Paper-based devices could perform complex, multistep diagnostic tests at a fraction of the cost of traditional medical laboratory analysis
Many research teams are racing to create paper-based devices for medical laboratory tests. Their primary goal is develop a cheap, fast, reliable way to perform diagnostic testing in third world settings, where modern clinical laboratories are few and far between. One development team is working to combine lab-on-a-chip technologies with the low cost of paper-based platforms.
Meanwhile, over the past decade, point-of-care testing (POCT) has revolutionized diagnosis and treatment options for a myriad of conditions. In developing regions or remote areas, low-cost POCT improves accessibility to vital tests for infectious diseases, such as HIV, Malaria, and Ebola, as well as acute medical conditions, such as sepsis.
In the past eight years, Dark Daily has reported many times on the emergence of new POCT devices. From lactic acid screening to the lab-in-a-needle, which is used for detecting liver toxicity, the ability to produce a quick and accurate diagnosis without intensive clinical laboratory testing is growing.
However, one area where many POCT devices face challenges is in surviving extended environmental exposure. This does not pose an issue in major research hospitals or health systems. However, the consequences can be severe when considering the often harsh, resource-limited conditions of developing countries—one area in which POCT stands to offer the greatest value.
Paper Microfluidic Devices; Next Stage in Evolution of POCT
Dark Daily also previously reported on a new handheld Malaria test from researchers at the University of Washington. Using dehydrated reagents, the card-sized test eliminated the need for refrigeration, returning accurate results after exposure to ambient temperatures for up to 60 days. Unfortunately, this approach wasn’t practical for all testing. (See Dark Daily, “Two Different Point-of-Care Test Devices for Malaria Show Why Emerging Technologies Can Be Disruptive to Clinical Pathology Laboratories,” July 5, 2013.)
The current standard for creating rugged, low-cost POCT devices is lateral-flow paper testing. However, many tests only offer testing for a single disease or condition. Many are also limited in their ability to provide information with more than a positive or negative result. However, these limitations might soon change.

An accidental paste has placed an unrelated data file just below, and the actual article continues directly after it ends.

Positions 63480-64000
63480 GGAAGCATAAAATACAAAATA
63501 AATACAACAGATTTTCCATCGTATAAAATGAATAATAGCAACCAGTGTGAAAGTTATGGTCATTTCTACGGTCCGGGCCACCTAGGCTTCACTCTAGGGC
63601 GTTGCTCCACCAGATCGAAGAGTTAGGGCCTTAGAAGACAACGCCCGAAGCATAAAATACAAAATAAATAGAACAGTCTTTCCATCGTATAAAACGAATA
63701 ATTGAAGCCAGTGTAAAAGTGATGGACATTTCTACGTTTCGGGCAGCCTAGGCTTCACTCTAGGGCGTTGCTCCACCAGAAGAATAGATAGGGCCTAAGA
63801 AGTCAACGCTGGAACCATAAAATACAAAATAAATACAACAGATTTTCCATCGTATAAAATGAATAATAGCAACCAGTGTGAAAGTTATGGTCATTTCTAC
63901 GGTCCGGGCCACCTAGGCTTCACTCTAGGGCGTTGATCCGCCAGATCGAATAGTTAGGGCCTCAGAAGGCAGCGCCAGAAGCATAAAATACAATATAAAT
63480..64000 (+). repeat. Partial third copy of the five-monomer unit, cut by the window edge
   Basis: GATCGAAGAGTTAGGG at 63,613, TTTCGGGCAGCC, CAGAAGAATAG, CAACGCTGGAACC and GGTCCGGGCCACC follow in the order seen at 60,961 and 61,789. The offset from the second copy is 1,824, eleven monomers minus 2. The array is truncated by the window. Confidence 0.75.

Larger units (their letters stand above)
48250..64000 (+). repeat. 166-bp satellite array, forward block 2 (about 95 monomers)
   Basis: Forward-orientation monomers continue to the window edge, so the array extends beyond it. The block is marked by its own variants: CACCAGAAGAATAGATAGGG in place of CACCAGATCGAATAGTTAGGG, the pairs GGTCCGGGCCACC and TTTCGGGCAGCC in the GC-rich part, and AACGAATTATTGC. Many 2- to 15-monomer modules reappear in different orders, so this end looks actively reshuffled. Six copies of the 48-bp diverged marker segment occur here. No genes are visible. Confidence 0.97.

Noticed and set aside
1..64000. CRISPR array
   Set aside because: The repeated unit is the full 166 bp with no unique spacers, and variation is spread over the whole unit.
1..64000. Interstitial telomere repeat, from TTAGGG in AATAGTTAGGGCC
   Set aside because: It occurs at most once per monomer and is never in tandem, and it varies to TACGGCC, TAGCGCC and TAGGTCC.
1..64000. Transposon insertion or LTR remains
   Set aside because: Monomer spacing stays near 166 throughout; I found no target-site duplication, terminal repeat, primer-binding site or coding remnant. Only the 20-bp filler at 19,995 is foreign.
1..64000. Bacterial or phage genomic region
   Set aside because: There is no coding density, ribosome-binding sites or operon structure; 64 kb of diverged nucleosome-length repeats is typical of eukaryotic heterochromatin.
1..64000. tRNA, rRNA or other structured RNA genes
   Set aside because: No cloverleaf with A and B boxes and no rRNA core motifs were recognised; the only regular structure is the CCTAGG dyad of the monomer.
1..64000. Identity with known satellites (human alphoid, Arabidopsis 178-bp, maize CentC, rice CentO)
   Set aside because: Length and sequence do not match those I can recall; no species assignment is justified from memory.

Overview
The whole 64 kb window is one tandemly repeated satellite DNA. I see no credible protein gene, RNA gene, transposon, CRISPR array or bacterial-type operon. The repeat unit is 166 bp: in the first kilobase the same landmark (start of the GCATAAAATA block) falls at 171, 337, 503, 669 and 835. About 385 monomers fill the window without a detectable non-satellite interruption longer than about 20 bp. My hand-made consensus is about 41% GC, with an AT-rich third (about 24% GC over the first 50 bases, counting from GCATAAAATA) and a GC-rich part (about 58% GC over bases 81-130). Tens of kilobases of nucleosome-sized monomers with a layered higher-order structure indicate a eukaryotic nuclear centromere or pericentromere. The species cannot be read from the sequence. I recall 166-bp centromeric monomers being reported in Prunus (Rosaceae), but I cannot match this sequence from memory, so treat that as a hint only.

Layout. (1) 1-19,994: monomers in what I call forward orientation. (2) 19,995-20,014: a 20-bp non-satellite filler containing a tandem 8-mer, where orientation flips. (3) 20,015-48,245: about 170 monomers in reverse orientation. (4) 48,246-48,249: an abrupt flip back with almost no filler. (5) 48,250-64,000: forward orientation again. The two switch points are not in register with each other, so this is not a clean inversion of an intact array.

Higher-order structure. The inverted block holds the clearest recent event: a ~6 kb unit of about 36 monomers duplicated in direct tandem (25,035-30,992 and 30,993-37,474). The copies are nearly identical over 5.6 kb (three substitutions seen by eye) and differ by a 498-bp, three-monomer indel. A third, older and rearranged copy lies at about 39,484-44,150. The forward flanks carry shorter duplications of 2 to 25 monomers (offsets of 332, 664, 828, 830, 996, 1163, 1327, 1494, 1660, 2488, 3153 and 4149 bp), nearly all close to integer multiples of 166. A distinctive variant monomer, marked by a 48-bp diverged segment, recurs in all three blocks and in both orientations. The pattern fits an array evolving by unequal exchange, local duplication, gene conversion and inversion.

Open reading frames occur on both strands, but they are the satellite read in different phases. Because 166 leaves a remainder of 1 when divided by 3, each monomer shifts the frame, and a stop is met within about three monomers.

In March, Scientific American highlighted an array of new POCT devices combining the potential of many of the “lab-on-a-chip” designs with the durability and low-cost of paper-based testing. Paper microfluidic devices use microscopic printed channels, compartments, and 3-D printing to overcome the limitations of lateral-flow paper tests.
In the article, Ali Yetisen, PhD, of Harvard Medical School, notes, “paper microfluidic devices can do more complex tests that require multiple processing steps.” No longer limited to single tests or binary results, these new methods open the possibility of testing for multiple diseases, assessing accuracy, or increased ability to provide quantified results. All of this is achieved with a single, low-cost device, and without the delays and logistical challenges of laboratory work.
Nucleic Acid Testing without a Medical Laboratory?
Another potential advancement of interest to clinical laboratories is paper-based DNA testing. Paul Yager, PhD, Bioengineer at University of Washington, and George Whitesides, PhD, Chemist at Harvard University, are working on prototypes that use paper-based microfluidic testing and isothermal amplification to replace the polymerase chain reaction (PCR) test used in laboratories.
This would offer an affordable way to copy DNA strands and detect nucleic acids. In the Scientific American article Yager stated, “The aim is to come up with a standard footprint for a paper-based nucleic acid test where you simply change one or two molecules to test for a different disease.” Early devices based on Yager’s and Whitesides’ research have successfully detected antibiotic-resistant MRSA in samples. Research also is underway to adapt the test for the detection of the Zika virus.
Obstacles to the Progression of Paper-Based Microfluidic Testing
According to Bernhard Weigl, flow-based researcher at Intellectual Ventures, a major issue facing these new technologies is scalability. While it might be possible to develop heating technologies—such as the work being completed by Yager and Whitesides—creating a diagnostic test that is reliable in a variety of harsh conditions remains difficult. Particularly when they must be mass produced to create an affordable alternative to established medical laboratory testing methods.
However, Marcus Lovell-Smith, CEO of Diagnostics For All, pointed out the biggest obstacle, noting “These are immensely expensive projects. It’s tens of millions of dollars to get these tests approved.” Ultimately, it’s not technological ability but funding that might decide whether these tools ever make it to market.
The examples presented above demonstrate that multiple research teams are making steady progress toward the goal of creating paper-based diagnostic devices that can do many types of medical laboratory tests in low-resource settings where modern clinical laboratories do not exist or are inaccessible.